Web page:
1. Establish and Define the Scope of Work

This step is essentially the icebreaker between the client and the Certified Financial Planner™ (CFP®).  The CFP® collects qualitative information such as client’s health status, life expectancy, and family circumstances to begin identifying and evaluating the client’s specific needs, wants, goals, and expectations.  From this point, the CFP® and the client agree upon the scope of the plan.

 

2. Gather Information, Identify Values, and Set Goals

The second step of the process entails digging deeper into the “nitty gritty,” if you will.  The CFP® will collect quantitative information, including income and expenses so they can put a pen to paper and begin crunching numbers.  This is when the CFP® and client will discuss the client’s values and attitudes towards planning to select and prioritize goals in accordance with current financial information.  

 

3. Analyze and Evaluate the Current Status

During this step, the CFP® will use the information collected during Step 2 to gauge where the client stands in terms of investments, insurance coverage, risk management, employee benefits, retirement planning, and estate planning.  The significance of the aforementioned items will vary based upon the client’s personalized financial plan, but analyzing the status is important to determine whether the client is on track to meet his/her goals.  If the client is not on track, then the CFP® may decide to brainstorm or implement alternative courses of action.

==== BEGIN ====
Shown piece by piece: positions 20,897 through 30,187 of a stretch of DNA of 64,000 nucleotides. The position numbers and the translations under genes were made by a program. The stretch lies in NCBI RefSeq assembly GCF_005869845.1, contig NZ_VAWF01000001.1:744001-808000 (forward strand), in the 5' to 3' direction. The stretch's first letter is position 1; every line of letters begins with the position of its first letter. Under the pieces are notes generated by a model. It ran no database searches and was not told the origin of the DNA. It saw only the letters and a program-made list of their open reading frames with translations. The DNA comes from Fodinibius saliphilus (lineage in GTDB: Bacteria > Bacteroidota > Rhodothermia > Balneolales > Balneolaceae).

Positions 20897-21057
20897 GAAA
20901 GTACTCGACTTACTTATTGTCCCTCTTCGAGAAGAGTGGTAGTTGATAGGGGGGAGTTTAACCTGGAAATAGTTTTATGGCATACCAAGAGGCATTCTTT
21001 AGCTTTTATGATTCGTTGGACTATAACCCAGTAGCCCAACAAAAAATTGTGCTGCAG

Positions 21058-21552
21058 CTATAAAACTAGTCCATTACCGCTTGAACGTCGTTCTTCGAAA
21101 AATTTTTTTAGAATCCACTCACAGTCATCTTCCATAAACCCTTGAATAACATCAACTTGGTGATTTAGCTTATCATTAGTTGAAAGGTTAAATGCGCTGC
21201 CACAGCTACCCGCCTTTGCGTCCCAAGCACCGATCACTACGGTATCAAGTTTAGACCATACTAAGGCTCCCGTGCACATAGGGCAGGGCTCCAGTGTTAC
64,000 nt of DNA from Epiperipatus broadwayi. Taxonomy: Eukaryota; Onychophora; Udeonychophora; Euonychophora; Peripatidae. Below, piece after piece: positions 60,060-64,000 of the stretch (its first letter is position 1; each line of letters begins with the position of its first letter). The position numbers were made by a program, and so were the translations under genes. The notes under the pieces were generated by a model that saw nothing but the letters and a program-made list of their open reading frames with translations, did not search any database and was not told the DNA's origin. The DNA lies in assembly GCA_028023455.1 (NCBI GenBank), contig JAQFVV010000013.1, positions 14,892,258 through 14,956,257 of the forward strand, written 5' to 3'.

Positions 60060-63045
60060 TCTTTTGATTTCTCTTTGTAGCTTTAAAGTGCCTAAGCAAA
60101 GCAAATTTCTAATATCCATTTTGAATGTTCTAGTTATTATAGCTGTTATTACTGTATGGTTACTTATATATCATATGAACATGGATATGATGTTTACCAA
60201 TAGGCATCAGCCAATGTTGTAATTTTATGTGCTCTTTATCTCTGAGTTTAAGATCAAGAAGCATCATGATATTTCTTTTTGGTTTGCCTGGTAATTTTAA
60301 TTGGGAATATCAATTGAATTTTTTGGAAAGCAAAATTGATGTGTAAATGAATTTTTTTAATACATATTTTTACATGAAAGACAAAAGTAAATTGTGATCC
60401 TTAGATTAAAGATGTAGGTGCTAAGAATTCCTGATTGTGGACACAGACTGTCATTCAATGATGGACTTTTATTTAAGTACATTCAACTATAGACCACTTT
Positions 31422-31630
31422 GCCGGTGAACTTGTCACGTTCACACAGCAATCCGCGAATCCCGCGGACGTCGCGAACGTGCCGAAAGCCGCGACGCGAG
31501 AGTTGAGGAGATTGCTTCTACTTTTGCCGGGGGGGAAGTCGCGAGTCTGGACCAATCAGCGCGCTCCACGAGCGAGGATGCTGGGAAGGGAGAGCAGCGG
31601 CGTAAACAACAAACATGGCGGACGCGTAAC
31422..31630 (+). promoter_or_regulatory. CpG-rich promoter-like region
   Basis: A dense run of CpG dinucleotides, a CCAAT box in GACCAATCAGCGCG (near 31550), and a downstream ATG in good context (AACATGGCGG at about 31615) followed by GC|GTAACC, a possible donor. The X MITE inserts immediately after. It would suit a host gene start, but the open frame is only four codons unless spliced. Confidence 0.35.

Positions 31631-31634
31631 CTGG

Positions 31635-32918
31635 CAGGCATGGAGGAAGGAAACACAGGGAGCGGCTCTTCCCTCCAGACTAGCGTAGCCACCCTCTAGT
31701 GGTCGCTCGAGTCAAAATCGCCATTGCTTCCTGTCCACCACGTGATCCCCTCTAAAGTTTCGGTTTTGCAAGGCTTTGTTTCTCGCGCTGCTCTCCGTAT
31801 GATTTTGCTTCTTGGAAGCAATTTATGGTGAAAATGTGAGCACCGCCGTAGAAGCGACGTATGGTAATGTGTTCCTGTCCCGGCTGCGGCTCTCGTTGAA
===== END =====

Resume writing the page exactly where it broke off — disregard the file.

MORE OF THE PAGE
4. Develop Recommendations and Create Plan

At this point, the CFP® will begin making recommendations and drafting up the client’s financial plan.  The CFP® will forecast the plan, taking different lifestyle and economic scenarios into consideration. This plan is designed to maximize the client’s potential to meet his/her goals.

 

5. Review and Amend the Plan

During this step, the CFP® will sit down with their client and discuss the proposed plan.  The CFP® addresses observations and recommendations, then offers feedback to the client.  From here, the CFP® and client discuss any changes to be made to the plan. 

 

6. Implement

The key component to implement a financial plan is communication.  The CFP® and client must clearly define who is responsible for what and establish a clear timeline delineating deadline for each party.   

 

7. Monitor and Review

The final phase may last years or even decades.  This is when the CFP® is responsible for monitoring the client’s plan at regular intervals to watch for success and make any necessary changes.  If the CFP® is a fiduciary, they must always have the client’s best interest in mind.  For the duration of the engagement, they will continually account for the significance of any new information or life changes.